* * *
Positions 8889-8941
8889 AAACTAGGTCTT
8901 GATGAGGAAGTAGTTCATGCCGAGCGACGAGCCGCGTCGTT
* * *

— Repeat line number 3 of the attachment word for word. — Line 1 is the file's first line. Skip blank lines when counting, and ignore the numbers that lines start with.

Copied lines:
8901 GATGAGGAAGTAGTTCATGCCGAGCGACGAGCCGCGTCGTT